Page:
Despite the fluctuations seen in terms of demand in China, there continued to be interest to move product from other countries, as domestic prices have also risen and this made imports more competitive, with several cargoes expected to be shipped from South Korea, Singapore and other sources. A 5,000-10,000-metric-ton lot was quoted for shipment from Daesan, South Korea, to Zhapu and/or Tianjin in mid-December. A 4,000-metric ton cargo was mentioned for possible lifting in Yeosu, South Korea, to Qingdao and Tianjin in late November to early December. About 1,000 metric tons were also quoted from Onsan, South Korea, to Dongguan in late December. About 15,000 metric tons were under discussion for lifting in Singapore to China in December as well.

South Korean suppliers have sought opportunities to export within the region, but also to more distant destinations such as Africa to keep inventories from mounting, while a couple of refiners have also reduced their run rates by 10-20%. It was heard that a 10,000-metric-ton cargo was under discussion for prompt shipment from South Korea to Lagos, Nigeria. Another 10,000 metric tons were also mentioned for shipment from Ulsan to Apapa, Nigeria, in late December. About 2,000 metric tons were expected to be shipped from Onsan to Botany Bay, Australia, in mid-December. A 1,000-metric-ton cargo was also discussed for shipment from Onsan, South Korea, to Haiphong, Vietnam, at the end of November.

In India, buyers tried to limit their purchases to smaller cargoes to meet day-to-day product needs and avoid an inventory build-up, although some consumers preferred to be well-stocked to avoid a last-minute run for product if prices were to climb. They were also securing base oils from domestic producers rather than arranging the purchase of imports that had not arrived into the country yet, as these operations involved more price risks. Storage tanks at different locations were close to capacity because imports had poured into the country, including shipments from South Korea, Taiwan, the U.S. and the Middle East. In terms of cargoes arriving in coming weeks, a 3,000-5,000-metric ton lot was mentioned for possible shipment from Mailiao, Taiwan, to Mumbai in early Dec. About 3,000 metric tons were also on the table for lifting in Ulsan to Mumbai and Jawaharlal Nehru Port Trust the first week of December. Another 5,000 metric tons were likely to move from Yeosu or Ulsan to Mumbai in late December. About 3,000 metric tons were discussed for shipment from Malacca, Malaysia, to Mumbai or Hamriyah, United Arab Emirates, in late November.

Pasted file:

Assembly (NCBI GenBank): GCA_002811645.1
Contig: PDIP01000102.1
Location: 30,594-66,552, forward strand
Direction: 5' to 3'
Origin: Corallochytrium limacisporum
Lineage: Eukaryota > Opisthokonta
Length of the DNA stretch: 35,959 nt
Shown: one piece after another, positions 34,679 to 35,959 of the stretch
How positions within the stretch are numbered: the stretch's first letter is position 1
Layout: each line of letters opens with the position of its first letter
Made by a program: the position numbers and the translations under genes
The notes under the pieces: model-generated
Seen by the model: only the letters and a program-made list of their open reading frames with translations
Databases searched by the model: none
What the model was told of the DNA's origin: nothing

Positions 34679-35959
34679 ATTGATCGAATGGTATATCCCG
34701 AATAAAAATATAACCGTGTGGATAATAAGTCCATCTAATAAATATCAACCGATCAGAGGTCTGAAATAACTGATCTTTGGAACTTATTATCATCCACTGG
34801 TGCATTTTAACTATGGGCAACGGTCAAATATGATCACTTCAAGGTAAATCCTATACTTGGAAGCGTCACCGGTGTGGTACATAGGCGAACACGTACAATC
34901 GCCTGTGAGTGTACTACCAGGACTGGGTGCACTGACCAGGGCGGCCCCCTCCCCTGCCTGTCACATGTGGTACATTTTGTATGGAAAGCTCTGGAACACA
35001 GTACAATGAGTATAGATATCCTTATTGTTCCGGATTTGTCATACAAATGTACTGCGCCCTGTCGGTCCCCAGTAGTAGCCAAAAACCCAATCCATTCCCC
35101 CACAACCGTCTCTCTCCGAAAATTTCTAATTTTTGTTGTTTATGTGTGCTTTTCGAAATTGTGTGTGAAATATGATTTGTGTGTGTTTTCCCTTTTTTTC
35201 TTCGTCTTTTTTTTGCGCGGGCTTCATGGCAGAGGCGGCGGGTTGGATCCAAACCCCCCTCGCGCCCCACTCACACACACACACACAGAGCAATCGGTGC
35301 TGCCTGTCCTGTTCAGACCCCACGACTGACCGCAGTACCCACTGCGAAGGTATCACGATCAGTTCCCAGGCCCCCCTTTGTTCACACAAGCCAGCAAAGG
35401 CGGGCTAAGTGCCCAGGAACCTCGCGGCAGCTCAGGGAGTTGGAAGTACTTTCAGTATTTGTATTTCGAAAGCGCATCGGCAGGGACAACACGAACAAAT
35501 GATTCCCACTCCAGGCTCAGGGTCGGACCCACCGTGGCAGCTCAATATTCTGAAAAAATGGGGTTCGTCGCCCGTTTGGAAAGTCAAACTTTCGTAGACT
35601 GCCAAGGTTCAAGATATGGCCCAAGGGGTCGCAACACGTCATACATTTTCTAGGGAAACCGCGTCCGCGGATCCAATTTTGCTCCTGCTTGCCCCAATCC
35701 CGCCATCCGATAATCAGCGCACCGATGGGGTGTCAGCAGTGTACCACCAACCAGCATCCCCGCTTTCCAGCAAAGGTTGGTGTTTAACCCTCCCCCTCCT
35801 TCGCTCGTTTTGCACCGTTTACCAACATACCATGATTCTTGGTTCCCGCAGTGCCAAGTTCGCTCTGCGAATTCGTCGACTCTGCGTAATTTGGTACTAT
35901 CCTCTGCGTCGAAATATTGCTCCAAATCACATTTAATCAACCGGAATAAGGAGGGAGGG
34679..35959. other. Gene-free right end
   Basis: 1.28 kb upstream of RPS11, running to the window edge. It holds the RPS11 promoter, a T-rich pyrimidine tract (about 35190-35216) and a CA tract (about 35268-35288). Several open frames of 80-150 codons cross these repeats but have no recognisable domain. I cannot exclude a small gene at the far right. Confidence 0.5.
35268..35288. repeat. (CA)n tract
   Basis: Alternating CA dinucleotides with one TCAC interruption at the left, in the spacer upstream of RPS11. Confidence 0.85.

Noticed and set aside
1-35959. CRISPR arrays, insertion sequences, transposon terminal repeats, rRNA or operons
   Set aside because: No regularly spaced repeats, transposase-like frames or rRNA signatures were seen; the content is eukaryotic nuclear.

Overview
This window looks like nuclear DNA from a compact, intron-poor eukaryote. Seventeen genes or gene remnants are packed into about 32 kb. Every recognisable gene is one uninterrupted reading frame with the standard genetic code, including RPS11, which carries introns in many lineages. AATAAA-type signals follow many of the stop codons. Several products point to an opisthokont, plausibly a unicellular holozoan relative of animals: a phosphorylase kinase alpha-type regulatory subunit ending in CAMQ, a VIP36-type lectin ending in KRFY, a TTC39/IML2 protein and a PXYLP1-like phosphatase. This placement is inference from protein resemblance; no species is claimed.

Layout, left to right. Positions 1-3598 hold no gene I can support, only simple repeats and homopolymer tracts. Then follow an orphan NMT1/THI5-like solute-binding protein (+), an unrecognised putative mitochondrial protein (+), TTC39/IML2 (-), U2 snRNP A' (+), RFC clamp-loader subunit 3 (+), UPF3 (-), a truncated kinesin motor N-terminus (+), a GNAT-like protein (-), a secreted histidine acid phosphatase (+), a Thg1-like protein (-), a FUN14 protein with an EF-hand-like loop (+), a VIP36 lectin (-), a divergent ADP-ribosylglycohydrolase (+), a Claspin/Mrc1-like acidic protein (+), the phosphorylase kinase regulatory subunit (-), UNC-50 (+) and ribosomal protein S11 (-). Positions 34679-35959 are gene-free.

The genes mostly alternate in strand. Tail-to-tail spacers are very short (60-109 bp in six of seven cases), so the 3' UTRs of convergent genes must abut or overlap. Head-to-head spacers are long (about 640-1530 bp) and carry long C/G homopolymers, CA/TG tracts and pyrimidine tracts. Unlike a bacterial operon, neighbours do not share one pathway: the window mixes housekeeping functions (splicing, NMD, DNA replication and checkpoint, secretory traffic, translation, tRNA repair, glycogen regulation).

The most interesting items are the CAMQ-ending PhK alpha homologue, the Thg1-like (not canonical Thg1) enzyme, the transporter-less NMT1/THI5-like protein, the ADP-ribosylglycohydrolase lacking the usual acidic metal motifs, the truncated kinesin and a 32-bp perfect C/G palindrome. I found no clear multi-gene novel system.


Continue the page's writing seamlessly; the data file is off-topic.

Asian spot base oil prices were assessed as steady to firm this week on tightening supply versus demand. The price ranges portrayed below reflect discussions, bids and offers, as well as deals and published prices widely regarded as benchmarks for the region.

Ex-tank Singapore prices were steady to slightly higher from the previous week. Spot prices for the Group I solvent neutral 150 grade were heard at $990/t-$1,020/t, while the SN500 held at $1,100/t-$1,140/t. Bright stock moved up by $20/t to $1,270/t-$1,310/t, all ex-tank Singapore.

Prices for the Group II 150 neutral were holding at $1,090/t-$1,130/t, while the 500N was unchanged at $1,120/t-$1,160/t, ex-tank Singapore.

On an FOB Asia basis, Group I SN150 was holding at $830/t-$870/t, but the SN500 edged up by $10/t to $910/t-$950/t. Bright stock prices moved up by $20/t to $990/t-1,040/t, FOB Asia.

The Group II 150N was assessed higher by $20/t at $910/t-$950/t FOB Asia, and the 500N and 600N cuts also moved up by $20/t to $960/t-$990/t, FOB Asia.

In the Group III segment, prices were unchanged week on week. The 4 centiStoke was heard at $1,530-$1,570/t, and the 6 cSt was assessed at $1,490/t-$1,530/t. The 8 cSt grade was holding at $1,210-$1,250/t, FOB Asia, for fully approved product.

Gabriela Wheeler can be reached directly at gabriela@LubesnGreases.com. 

Lubes’n’Greases shall not be liable for commercial decisions based on the contents of this report.

Archived base oil price reports can be found through this link: https://www.lubesngreases.com/category/base-stocks/other/base-oil-pricing-report/

Historic and current base oil pricing data are available for purchase in Excel format.